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Consumers, Small-Business Owners Should Use 'National Preparedness Month' to Review or Prepare Emergency Communications Plans

The Federal Emergency Management Agency's National Preparedness Month (September) and the agency's attendant Ready Campaign offer the perfect opportunity for consumers and small-business owners to review or create emergency communications plans.

"September is the height of hurricane season, with the potential for ice storms and blizzards only a few short months away," said Tom Maguire, Verizon's senior vice president of National Operations Support.  "The time to prepare for any potential emergency is now, not when something is bearing down on you.  At Verizon, we like to say failing to prepare is preparing to fail.  We are partnering with FEMA and support its work this month and throughout the year to emphasize how important it is for consumers and small businesses to have a plan that makes unavoidable communications disruptions less of a factor during any recovery period."

As part of its efforts, Verizon will conduct a month-long education campaign, using social media properties including Twitter and Facebook.  The company will also share the National Preparedness Month Toolkit 2.0 - a digital communications tool kit for personal emergency communications planning.

(Note: See related news releases on Verizon's all-hazards approach to emergency management and business continuity tips for enterprises and government.)

FEMA issued a news release earlier this month emphasizing the core message of National Preparedness Month - to be prepared in the event an emergency causes anyone to be self-reliant for three days without utilities and electricity, water service, access to a supermarket or local services, or maybe even without response from police, fire or rescue workers.

Preparation starts with four important steps:

  • Be informed about emergencies that could happen in your community, and identify local sources of information that will be helpful before, during and after an emergency.
  • Make a plan for what to do in an emergency.
  • Build an emergency supply kit.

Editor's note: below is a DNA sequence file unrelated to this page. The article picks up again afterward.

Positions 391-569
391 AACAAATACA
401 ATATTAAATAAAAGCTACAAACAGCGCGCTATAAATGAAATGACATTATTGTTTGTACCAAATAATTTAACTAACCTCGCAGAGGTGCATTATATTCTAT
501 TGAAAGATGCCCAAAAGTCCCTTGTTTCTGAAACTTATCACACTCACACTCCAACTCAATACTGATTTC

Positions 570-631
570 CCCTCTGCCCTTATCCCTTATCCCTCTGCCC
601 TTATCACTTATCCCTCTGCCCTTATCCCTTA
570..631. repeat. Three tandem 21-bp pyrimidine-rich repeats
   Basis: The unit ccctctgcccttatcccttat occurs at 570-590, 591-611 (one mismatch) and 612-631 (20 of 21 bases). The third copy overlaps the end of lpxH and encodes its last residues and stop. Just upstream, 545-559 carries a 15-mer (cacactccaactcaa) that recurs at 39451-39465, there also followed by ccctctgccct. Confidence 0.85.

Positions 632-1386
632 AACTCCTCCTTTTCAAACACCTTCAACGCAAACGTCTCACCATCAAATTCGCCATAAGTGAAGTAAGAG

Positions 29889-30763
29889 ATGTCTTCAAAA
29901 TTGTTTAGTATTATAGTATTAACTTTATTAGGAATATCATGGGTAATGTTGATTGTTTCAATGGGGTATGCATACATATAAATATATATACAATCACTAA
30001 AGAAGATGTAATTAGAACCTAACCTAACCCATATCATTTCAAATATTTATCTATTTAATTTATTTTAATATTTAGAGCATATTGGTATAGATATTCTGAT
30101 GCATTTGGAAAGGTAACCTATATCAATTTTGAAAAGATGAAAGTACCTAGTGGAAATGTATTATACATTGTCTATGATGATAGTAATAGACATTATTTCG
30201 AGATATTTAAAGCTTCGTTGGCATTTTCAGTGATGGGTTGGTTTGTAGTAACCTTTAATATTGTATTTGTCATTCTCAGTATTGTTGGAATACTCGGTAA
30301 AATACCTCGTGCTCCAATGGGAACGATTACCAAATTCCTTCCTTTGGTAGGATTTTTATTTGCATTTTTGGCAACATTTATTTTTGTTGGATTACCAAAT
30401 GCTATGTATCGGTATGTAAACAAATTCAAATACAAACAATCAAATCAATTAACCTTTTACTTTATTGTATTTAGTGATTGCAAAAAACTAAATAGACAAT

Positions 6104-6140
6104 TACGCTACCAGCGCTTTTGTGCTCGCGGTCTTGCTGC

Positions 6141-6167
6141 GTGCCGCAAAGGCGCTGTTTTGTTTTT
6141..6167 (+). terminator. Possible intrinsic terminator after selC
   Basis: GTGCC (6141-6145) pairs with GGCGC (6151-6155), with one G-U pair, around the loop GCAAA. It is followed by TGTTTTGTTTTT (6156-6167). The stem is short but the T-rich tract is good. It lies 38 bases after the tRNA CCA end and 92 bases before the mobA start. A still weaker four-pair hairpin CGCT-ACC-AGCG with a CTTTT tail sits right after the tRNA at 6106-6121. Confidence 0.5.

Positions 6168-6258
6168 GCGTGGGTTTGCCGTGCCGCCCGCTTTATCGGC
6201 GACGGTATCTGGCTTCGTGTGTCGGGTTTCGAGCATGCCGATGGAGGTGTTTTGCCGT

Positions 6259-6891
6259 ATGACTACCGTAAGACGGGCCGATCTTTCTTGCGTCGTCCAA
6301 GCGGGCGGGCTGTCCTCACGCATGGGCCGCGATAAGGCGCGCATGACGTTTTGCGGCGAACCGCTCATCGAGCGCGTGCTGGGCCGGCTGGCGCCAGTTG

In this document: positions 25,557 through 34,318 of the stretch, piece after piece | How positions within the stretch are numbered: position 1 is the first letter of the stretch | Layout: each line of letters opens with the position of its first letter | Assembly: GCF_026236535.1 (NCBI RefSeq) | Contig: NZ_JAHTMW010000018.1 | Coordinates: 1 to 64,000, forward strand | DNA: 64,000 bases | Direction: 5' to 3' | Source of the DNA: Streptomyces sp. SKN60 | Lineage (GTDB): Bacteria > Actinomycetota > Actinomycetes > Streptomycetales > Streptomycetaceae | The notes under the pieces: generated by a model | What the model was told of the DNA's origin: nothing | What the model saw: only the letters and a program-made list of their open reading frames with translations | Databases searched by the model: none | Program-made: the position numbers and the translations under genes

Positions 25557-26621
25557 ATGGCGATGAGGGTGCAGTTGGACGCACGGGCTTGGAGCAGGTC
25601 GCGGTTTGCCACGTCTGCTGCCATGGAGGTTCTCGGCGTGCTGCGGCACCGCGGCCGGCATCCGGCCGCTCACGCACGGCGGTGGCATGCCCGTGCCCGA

• Get involved.

Verizon Consumer Check List

Verizon and Verizon Wireless suggest customers prepare for potential emergencies by taking the following steps:

  • If you have a cordless phone, get an inexpensive corded phone that plugs directly into the wall. If the power goes out, cordless phones won't work even though the line is still active. However, corded phones will work.  In addition, answering machines won't work, but Verizon voice mail service - which is powered by the network - will work and can serve as a convenient family message board.
  • Make contact lists and create communications plans for loved ones before the storm comes. If you are evacuated or are otherwise unreachable, make plans to communicate via wireless calling, text messaging, the Internet or other alternatives available at relocation sites.
  • Charge up all battery-powered devices you might be able to use, from wireless phones and PDAs to laptop computers, flashlights and radios. And check your supply of batteries.
  • FiOS customers should consider having an extra backup battery unit (BBU) to keep their in-house voice service functioning if commercial power fails.  The FiOS BBU provides up to eight hours of voice service.  The battery backup unit also has a "battery emergency use" button, which provides up to one additional hour of battery life in case a customer needs to make an emergency call.  Please note: The Verizon-supplied battery is designed specifically for use with the Verizon fiber network.  Use of a battery other than a 12-volt 7.2Ah SLA sealed lead acid battery is not recommended since other battery types may impact the performance of your service.
  • Check your local emergency-readiness authorities for their recommendations and advisories about the situation in your area. Be sure to check back with them if the situation gets worse.
  • If you live in a flood-prone area, protect sensitive equipment like computers and TVs by getting them as high above ground as you can, so when service comes back up you'll be back in business quickly.
  • Maintain a list of emergency phone numbers and email addresses, including police, fire and rescue agencies; power companies; insurance providers; family, friends and co-workers. Program them into your phone, smartphone, tablet or laptop and also have a hard copy handy, someplace easily accessible.